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Wait, What Exactly Is A Mortgage?

Most people have a basic understanding of what a mortgage is. People who own a house usually have one, and they pay for it monthly. That’s simple enough, but when you apply for one yourself, you discover all kinds of paperwork and contracts, as well as things called ARMs and PMIs. Suddenly, it can feel a little daunting.

In the simplest terms, a mortgage is a secured loan that enables you to purchase a home. Being secured, the loan requires the borrower to put up an asset as collateral, and in the case of the mortgage, the asset is the house itself. A mortgage typically comes from a bank or other financial institution and is paid back in monthly installments over a pre-determined period of time – usually 20 or 30 years.

Understanding exactly what a mortgage entails is critical to a successful home-owning experience, but it doesn’t have to be intimidating. Here are some mortgage basics to help you get a handle on what it will mean for you to have your own mortgage someday…

Photo: Shutterstock/Chinnapong

The Different Types

There are different types of mortgages you can get, each with its own unique conditions. For example, USDA, FHA, and VA loans are all government-sponsored loans.

USDA loans are guaranteed by the United States Department of Agriculture and are designated for rural or suburban homeowners under certain income limits.  These loans require no down payment, and no private mortgage insurance (PMI).

FHA loans are designed to assist first-time homebuyers with lower incomes, and they are guaranteed by the Federal Housing Administration. These loans are less strict than conventional loans, as they don’t require high credit scores or large down payments.

VA loans are available specifically for active service members, veterans, and some surviving military spouses. While this loan, which is guaranteed by the Department of Veteran Affairs, does have the benefit of not requiring a down payment or mortgage insurance, borrowers must pay an upfront funding fee.

The most common type of mortgage taken out is the conventional mortgage. These are much stricter than the others listed above, because they are only available to people with good credit, and they require PMI if the down payment is less than 20% of the entire loan.

A conventional loan can either be conforming or non-conforming. The conforming loans will follow dollar amount limits, while riskier non-conforming loans go beyond those limits and have higher interest rates.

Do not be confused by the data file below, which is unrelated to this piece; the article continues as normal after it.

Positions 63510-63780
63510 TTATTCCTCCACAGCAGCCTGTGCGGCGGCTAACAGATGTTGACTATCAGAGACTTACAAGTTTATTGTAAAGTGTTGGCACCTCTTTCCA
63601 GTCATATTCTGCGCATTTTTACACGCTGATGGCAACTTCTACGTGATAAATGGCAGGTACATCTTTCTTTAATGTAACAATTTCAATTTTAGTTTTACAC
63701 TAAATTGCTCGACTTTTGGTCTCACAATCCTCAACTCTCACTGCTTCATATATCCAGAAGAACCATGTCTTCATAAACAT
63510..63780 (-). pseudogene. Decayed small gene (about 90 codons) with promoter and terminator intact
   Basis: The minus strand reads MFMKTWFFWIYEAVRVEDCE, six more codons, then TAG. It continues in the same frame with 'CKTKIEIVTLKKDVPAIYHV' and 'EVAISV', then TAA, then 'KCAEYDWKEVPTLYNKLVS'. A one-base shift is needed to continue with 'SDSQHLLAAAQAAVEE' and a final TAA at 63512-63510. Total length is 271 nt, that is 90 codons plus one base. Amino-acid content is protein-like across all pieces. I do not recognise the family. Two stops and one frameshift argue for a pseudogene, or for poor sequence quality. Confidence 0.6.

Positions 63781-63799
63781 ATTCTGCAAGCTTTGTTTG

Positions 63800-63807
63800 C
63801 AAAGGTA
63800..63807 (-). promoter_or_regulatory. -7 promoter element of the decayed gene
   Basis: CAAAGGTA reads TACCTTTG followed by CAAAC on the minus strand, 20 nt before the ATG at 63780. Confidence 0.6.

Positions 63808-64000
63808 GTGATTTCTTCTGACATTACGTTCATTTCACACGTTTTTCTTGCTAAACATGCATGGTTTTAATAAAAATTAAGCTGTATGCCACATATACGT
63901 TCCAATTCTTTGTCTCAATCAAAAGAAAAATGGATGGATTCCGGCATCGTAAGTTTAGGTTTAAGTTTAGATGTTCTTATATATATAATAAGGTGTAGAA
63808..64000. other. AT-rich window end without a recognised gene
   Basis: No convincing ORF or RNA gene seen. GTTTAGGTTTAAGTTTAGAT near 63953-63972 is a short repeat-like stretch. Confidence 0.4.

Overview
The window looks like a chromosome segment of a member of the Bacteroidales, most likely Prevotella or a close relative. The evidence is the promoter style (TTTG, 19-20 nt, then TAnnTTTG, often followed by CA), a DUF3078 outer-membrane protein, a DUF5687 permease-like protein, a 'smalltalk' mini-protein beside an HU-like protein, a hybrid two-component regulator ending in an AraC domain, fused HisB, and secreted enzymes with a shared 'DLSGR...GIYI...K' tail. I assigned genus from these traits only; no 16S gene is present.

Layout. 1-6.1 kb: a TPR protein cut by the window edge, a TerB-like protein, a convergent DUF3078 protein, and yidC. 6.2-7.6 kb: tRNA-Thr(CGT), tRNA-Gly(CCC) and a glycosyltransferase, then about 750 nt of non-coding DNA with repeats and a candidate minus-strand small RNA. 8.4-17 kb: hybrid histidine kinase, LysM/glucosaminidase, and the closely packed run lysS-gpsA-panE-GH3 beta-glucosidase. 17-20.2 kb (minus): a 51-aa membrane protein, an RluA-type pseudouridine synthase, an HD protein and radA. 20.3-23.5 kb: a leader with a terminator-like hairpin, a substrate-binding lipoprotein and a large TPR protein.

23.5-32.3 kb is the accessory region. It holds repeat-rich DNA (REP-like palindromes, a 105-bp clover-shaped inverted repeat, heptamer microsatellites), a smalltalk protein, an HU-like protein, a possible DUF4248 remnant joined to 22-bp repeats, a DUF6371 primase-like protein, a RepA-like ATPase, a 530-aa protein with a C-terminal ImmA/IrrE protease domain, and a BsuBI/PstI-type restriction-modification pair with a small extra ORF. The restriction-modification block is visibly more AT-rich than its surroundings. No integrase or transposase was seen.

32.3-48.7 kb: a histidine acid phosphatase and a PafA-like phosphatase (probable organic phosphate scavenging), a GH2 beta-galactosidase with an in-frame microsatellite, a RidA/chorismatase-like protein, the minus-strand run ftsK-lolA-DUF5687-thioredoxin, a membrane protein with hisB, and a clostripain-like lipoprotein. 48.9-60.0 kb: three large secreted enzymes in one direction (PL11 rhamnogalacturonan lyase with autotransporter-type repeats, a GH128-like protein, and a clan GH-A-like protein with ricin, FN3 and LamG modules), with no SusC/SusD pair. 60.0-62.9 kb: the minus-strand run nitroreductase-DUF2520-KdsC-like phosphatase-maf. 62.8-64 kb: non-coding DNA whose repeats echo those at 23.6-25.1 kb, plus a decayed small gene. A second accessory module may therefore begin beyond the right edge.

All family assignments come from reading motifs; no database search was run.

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How It Works

If you decide to take out a home loan, you will sign a mortgage note, which is a legal contract where you agree to repay what you’ve borrowed with interest. This included the condition that if you don’t repay, your house will be foreclosed on.


Each month, you will be required to make a payment toward your loan. These payments cover a variety of costs, and the two main ones are the principal balance and interest accrued. The principal balance is the amount you still have left to pay on your loan after subtracting your down payment.

While a portion of each monthly payment will go toward your principal balance, that portion will likely vary on a monthly basis. Many payment schedules are interest-heavy upfront, so toward the end of your loan, more goes toward the principal balance. The mix of interest and principal changes throughout the life of your mortgage through a process called amortization.

If you are wondering why you have to pay interest on top of the principal balance, that’s a great question. Interest is basically a payment to the financial institution for letting you borrow their money, and it’s expressed as an annual percentage of your loan.

There are two different types of interest when it comes to mortgages: adjustable and fixed.

An adjustable-rate mortgage (or ARM) lets you pay a fixed rate at the beginning of your loan term, then the rate can go up or down based on a certain benchmark. On the other hand, a fixed-rate mortgage remains steady throughout.

Fixed interest tends to be a better choice for those with stable incomes because payments stay the same. However, since an ARM allows you the option of choosing how much principal to pay each month, it could be a better choice if your income fluctuates.

Other costs include mortgage insurance, property (and other) taxes, and possibly homeowner’s insurance.

Photo: Shutterstock/Dmitry Demidovich

Tips To Get The Lowest Interest Rate

One of the best ways to lower your interest rate is to make a larger down payment when you buy a home. In other words, apply as much cash money as possible to the home purchase upfront. A good rule of thumb is to have at least 20% of the purchase price covered, so you can avoid PMI. Though it might seem overwhelming to cash out such a high sum upfront, you’ll be glad you did in the long term based on savings, like insurance and interest.


Another great way to get the best interest rate is to lower your debt-to-income ratio. This ratio is a comparison of your monthly payments to your monthly income. The more money you have left over each month after covering your cost of living, the better. This signals to your lender that you can manage money well, and are living within your means. You can lower your debt-to-income ratio by increasing your income or paying off debts.

Boosting your credit score is another solid method to lower your interest rates on mortgage loans. Basically, you want to put your best foot forward to show the lender that you’re worth the risk.

Now you are armed with a bit of knowledge when it comes to what a mortgage is, how it works, and what you can do to get the best deal. When the time comes, you can move more confidently toward your goal of homeownership.